(The Catholic Church isn’t the only church that discourages certain medical procedures, but its strictures are the broadest and most absolute, and church-owned hospital chains are the largest sectarian systems in the country.)

Taken together, the ERDs position the church as the dominant partner in any affiliation with a nonsectarian institution, such as UC.

Drake essentially acknowledged that much in an executive summary posted along with his recommendation. He rejected the view of many stakeholders opposed to affiliations with religious organizations that contracts should explicitly state that UC personnel and students are “affirmatively exempted from any restrictions on care that are based in religion.”

However, he added, “because such organizations are not permitted by their sponsors to accept such conditions, that position would amount to an actual ban on those affiliations.”

The issue of affiliations with institutions that restrict care on religious grounds broke into the open in early 2019, when UC San Francisco sought to expand its professional affiliation with four hospitals owned by the Catholic chain Dignity Health. Thanks to an uproar by UCSF personnel, the proposal was abandoned.

The prestigious Hoag Hospital wants to exit its partnership with a Catholic healthcare system.

May 8, 2020


As soon became known, other affiliation contracts bound personnel at every UC medical center to sectarian restrictions on care. That not only “defies the university’s commitment to provide treatment based on the best scientific information available,” the UC Academic Senate observed in a May 11 letter to Drake, “it goes against the university’s obligation ... not to discriminate against any individuals.’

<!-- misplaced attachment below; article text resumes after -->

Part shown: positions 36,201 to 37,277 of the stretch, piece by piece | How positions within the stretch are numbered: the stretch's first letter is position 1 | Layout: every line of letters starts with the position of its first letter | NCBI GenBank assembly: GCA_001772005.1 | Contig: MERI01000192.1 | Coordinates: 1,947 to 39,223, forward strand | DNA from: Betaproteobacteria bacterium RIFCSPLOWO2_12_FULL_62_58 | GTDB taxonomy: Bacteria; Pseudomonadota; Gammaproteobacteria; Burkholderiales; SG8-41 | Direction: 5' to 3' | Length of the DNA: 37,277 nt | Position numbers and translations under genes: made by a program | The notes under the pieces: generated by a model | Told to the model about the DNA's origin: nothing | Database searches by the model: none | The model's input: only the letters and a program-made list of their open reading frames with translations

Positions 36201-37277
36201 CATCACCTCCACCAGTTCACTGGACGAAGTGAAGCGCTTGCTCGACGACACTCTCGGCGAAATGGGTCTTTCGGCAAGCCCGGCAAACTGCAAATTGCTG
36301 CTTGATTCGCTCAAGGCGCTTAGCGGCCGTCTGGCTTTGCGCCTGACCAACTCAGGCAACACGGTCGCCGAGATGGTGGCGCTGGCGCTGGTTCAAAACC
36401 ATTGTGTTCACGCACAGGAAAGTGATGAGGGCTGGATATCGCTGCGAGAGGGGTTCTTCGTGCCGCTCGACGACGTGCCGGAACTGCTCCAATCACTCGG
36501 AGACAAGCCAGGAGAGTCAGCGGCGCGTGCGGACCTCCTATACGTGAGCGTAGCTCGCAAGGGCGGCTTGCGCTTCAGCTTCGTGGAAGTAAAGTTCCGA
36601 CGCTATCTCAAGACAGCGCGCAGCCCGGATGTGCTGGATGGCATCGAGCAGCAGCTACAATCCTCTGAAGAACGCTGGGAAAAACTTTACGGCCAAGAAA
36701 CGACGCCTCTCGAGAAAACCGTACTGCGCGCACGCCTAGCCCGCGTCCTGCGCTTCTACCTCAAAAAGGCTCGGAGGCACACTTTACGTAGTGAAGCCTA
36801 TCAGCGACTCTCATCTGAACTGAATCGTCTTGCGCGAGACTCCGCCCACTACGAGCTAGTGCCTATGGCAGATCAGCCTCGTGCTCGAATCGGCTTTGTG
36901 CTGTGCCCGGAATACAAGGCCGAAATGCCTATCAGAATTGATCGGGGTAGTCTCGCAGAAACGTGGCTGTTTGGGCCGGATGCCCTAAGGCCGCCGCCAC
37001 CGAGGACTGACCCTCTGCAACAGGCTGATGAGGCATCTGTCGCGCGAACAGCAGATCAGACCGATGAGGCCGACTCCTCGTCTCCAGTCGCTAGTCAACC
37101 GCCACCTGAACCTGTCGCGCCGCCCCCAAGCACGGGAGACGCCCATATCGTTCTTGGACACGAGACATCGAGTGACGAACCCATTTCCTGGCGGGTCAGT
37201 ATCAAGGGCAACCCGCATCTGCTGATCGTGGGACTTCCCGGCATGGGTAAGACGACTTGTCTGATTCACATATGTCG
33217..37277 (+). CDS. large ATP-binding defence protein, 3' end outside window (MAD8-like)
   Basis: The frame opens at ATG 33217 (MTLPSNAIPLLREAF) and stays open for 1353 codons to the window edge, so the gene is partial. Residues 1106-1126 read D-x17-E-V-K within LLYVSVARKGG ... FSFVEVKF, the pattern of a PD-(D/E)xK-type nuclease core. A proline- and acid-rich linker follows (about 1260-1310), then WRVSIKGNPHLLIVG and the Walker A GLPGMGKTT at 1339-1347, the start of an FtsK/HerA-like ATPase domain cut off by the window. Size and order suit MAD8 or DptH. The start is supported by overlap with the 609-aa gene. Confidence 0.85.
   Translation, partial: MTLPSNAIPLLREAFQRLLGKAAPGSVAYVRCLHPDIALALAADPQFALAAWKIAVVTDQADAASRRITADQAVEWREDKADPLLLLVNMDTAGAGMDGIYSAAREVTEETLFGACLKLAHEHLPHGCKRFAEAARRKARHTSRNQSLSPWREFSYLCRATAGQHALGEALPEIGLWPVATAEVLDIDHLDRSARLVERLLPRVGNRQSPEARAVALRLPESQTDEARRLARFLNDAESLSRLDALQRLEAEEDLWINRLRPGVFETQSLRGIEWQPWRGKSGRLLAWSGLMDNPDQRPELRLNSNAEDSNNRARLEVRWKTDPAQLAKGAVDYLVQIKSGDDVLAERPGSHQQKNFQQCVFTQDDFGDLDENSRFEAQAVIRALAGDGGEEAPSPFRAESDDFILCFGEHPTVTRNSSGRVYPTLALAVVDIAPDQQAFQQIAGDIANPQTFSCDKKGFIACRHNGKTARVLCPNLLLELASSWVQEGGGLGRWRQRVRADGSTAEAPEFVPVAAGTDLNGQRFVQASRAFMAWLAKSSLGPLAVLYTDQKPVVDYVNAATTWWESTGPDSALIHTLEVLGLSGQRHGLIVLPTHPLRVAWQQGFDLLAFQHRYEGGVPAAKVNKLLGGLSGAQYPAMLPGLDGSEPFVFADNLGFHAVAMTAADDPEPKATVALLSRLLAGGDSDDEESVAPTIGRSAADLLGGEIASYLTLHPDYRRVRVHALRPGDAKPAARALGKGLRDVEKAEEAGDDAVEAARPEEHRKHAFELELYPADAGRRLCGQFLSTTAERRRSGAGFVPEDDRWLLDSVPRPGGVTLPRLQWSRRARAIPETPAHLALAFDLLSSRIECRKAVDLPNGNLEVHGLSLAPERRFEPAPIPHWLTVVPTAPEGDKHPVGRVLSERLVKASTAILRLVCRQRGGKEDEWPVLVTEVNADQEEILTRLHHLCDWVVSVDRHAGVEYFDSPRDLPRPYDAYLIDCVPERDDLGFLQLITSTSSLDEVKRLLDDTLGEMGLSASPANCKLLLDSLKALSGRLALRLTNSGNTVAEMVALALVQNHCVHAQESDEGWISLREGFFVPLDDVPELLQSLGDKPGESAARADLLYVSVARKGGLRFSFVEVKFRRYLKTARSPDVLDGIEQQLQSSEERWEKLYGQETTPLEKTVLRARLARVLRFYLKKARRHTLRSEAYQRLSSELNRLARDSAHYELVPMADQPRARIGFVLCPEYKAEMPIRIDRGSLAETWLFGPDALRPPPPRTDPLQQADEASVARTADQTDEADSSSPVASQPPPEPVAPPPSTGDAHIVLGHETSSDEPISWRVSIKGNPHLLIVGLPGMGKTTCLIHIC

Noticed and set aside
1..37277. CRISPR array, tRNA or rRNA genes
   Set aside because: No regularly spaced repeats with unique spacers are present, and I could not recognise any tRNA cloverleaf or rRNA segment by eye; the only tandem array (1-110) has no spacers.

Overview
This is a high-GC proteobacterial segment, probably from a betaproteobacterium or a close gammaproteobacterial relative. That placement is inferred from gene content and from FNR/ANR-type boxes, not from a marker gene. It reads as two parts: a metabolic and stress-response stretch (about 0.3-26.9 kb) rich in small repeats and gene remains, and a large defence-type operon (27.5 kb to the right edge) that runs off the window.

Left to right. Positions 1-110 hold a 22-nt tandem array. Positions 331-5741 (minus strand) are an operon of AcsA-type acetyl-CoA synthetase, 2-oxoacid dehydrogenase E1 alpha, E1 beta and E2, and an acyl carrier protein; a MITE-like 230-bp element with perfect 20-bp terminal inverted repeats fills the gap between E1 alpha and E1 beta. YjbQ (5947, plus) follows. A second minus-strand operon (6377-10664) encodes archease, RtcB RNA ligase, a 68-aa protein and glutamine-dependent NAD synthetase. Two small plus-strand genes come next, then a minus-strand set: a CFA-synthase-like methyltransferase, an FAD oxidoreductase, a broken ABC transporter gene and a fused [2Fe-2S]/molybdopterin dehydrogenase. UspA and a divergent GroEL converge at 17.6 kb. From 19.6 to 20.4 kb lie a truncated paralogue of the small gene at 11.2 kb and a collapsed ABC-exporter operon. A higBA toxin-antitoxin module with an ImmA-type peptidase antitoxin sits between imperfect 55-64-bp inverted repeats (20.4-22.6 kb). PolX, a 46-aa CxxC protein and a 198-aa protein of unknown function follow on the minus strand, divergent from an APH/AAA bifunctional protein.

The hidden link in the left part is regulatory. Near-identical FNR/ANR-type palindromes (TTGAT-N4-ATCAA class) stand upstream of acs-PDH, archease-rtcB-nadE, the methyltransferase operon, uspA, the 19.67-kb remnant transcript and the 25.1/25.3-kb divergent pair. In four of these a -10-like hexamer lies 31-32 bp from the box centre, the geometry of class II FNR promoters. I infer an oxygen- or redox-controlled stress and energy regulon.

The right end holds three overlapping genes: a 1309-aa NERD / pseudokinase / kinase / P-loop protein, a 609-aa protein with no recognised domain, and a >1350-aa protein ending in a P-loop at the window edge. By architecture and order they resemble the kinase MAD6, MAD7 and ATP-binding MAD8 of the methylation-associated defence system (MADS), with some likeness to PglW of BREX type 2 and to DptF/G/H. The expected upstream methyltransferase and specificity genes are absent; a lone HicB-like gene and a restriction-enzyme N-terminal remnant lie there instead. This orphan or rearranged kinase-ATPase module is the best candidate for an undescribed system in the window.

In his summary, Drake showed he’s aware that this may be the worst time for UC to wave the white flag on healthcare restrictions. He referred to “the decades-long federal assault on evidence-based care” that “have resulted in reduced access to comprehensive healthcare services across the country.”

He acknowledged that the burden of documents such as the ERDs fall disproportionately on “women and members of the LGBTQ+ community.”

Drake expresses “optimism that carefully regulated engagement with covered [that is, religious] organizations will improve healthcare access.” This is hopelessly naive. Anyone who has dealt with institutions subject to the ERDs knows that the rules are becoming more expansive and their enforcement ever stricter. In effect, Drake’s proposal puts Catholic hospitals in the driver’s seat in any relationship with UC.

The ERDs instruct administrators and employees of Catholic institutions not to “manage, carry out, assist in carrying out, [or] make referrals for ... immoral procedures.” Does this sound like an organization inclined to see things UC’s way?

“Those entities will not compromise on their principles,” says Vanessa Jacoby, an associate professor in UCSF’s Department of Obstetrics, Gynecology, and Reproductive Sciences and a leader in the campaign to block the school’s affiliation with Dignity Health. “But we are, even though we are a public university.”